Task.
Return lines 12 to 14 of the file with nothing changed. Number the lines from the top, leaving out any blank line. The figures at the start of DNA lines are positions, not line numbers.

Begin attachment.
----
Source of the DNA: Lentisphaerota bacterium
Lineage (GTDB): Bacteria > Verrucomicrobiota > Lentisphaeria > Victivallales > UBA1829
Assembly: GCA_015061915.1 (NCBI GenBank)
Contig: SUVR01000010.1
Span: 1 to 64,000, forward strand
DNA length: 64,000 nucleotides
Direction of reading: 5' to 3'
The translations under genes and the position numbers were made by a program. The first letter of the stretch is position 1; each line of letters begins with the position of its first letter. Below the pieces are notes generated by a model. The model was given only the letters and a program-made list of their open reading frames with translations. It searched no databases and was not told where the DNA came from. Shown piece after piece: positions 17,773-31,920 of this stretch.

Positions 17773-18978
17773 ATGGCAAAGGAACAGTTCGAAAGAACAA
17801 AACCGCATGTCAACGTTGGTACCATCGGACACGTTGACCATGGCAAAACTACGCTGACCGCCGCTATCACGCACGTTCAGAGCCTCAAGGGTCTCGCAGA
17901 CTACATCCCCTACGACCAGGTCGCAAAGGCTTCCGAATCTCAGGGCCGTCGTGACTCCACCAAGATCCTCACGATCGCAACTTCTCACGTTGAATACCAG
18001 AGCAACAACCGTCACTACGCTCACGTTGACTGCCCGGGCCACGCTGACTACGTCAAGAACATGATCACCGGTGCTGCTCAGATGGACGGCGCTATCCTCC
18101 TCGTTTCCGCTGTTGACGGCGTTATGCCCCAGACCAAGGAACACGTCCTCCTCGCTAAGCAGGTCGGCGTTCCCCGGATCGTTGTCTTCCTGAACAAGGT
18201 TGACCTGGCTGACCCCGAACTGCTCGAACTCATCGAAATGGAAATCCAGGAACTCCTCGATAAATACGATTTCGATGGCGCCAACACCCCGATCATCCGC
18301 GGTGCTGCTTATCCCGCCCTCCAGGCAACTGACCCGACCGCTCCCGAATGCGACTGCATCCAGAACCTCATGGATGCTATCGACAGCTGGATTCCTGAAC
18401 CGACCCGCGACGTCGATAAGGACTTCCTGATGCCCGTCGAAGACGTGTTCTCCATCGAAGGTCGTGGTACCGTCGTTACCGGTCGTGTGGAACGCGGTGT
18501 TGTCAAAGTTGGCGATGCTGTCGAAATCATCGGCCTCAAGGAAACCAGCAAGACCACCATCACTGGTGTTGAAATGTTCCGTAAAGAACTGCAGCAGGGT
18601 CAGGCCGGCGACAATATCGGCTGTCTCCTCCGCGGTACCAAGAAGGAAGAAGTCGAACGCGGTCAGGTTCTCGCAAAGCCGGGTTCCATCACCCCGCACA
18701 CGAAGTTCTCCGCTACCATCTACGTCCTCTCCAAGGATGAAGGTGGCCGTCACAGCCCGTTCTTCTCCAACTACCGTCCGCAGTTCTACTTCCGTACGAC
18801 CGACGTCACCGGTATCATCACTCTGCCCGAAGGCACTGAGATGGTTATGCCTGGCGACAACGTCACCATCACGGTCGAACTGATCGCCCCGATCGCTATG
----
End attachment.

17901 CTACATCCCCTACGACCAGGTCGCAAAGGCTTCCGAATCTCAGGGCCGTCGTGACTCCACCAAGATCCTCACGATCGCAACTTCTCACGTTGAATACCAG
18001 AGCAACAACCGTCACTACGCTCACGTTGACTGCCCGGGCCACGCTGACTACGTCAAGAACATGATCACCGGTGCTGCTCAGATGGACGGCGCTATCCTCC
18101 TCGTTTCCGCTGTTGACGGCGTTATGCCCCAGACCAAGGAACACGTCCTCCTCGCTAAGCAGGTCGGCGTTCCCCGGATCGTTGTCTTCCTGAACAAGGT